@Jared. I don't know much about LLVM. A did a quick Google search and it looks like LLVM implements its floating-point math. It would make sense then that LLVM fp ops would have consistent behavior across different CPUs or CPU emulators. So if the code isn't being run through the LLVM, then behavior could still vary by CPU/VM. –  ahoffer Jan 18 '12 at 20:28

Yep that is really strange behavior, but it can actually easily be explained:

On x86 floating point registers internally use more precision (eg 80 instead of 64). This means the computation 1.0 + 0.1 will be computed with more precision (and since 1.1 can't be represented exactly in binary at all those extra bits WILL be used) in the registers. Only when storing the result to memory will it be truncated.

What this means is simple: If you compare a value loaded from memory with a value newly computed in the registers you'll get a "non-equal" back, because one value was truncated while the other wasn't. So that has nothing to do with VM/no VM it just depends on the code the compiler generates which can easily fluctuate as we see there.

Add it to the growing list of floating point surprises..

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3  
I didn't propose this answer because I expect 0.1 to be truncated at compile time when the literal is emitted to code. Doing the math at higher precision shouldn't matter much unless the result requires more bits than the inputs. On reflection the addition might have needed one or two extra bits, so I suppose it's possible. –  Mark Ransom Jan 18 '12 at 21:15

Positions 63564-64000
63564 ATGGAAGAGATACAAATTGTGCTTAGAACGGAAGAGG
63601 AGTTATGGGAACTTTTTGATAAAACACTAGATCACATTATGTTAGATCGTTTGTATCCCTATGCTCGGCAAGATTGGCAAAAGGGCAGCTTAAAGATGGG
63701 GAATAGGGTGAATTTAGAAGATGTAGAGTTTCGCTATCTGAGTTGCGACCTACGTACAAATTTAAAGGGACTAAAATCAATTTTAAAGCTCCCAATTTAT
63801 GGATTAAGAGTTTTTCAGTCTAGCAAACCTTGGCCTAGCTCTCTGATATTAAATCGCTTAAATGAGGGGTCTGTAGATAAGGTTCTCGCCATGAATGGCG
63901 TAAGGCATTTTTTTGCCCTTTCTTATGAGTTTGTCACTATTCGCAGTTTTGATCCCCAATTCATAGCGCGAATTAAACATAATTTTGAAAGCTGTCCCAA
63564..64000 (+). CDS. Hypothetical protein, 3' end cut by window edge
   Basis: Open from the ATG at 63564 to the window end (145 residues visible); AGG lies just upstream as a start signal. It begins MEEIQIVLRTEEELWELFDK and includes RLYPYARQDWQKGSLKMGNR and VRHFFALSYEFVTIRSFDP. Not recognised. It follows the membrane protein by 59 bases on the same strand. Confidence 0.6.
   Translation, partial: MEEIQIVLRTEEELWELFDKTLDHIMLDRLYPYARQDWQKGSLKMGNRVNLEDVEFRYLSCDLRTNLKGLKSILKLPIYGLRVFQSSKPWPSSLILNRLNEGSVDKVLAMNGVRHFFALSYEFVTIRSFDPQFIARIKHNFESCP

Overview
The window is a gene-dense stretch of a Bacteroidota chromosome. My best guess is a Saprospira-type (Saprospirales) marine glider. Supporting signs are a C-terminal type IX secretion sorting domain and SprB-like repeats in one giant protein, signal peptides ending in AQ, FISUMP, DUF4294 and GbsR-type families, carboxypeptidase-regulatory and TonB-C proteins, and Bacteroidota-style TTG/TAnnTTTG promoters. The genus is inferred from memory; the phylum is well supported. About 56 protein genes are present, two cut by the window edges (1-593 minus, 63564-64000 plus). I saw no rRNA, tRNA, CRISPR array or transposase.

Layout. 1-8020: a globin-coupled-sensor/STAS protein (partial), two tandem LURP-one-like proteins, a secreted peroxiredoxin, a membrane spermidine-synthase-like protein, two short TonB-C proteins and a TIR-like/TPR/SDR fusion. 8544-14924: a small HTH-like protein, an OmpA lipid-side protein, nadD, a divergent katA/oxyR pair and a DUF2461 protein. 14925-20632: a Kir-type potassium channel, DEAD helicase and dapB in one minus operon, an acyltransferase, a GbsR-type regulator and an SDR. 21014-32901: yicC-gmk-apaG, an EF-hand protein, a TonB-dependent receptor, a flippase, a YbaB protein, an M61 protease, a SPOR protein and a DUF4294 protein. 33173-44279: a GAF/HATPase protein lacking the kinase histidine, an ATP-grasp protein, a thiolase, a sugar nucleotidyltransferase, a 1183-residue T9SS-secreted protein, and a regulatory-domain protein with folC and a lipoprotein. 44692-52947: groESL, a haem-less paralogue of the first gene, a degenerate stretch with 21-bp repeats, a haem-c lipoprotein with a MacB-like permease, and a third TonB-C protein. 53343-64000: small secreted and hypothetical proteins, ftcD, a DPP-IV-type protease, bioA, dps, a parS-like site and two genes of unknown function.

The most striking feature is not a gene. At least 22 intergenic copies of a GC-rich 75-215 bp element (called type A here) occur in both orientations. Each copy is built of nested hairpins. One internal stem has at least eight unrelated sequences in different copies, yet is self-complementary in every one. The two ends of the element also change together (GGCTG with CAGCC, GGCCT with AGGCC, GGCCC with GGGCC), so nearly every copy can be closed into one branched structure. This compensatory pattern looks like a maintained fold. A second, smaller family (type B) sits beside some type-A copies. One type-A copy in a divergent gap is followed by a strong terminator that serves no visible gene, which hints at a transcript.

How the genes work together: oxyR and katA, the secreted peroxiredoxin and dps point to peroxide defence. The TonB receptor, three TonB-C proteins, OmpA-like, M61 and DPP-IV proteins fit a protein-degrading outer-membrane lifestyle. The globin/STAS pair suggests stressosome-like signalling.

@Mark True enough, usually you'd expect that problem when having some operation that does generate new precision (sqrt, transcendental functions,..), but it's the best I can think of. Maybe the extended precision bits aren't cleared when loading something from memory? Or we can load 80bit immediates? No idea. Someone would have to look in the intel manuals I fear. –  Voo Jan 18 '12 at 21:41

I can confirm the same behaviour of your non-VM code, but since I don't have a VM I haven't tested the VM part.

However, the compiler, both Clang and GCC will evaluate the constant expression at compile time. See the assembly output below (using gcc -O0 test.cpp -S) :

    .file   "test.cpp"
    .section        .rodata
.LC0:
    .string "equal"
    .text
    .globl  main
    .type   main, @function
main:
.LFB0:
    .cfi_startproc
    pushq   %rbp
    .cfi_def_cfa_offset 16
    .cfi_offset 6, -16
    movq    %rsp, %rbp
    .cfi_def_cfa_register 6
    movl    $.LC0, %edi
    call    puts
    movl    $0, %eax
    popq    %rbp
    .cfi_def_cfa 7, 8
    ret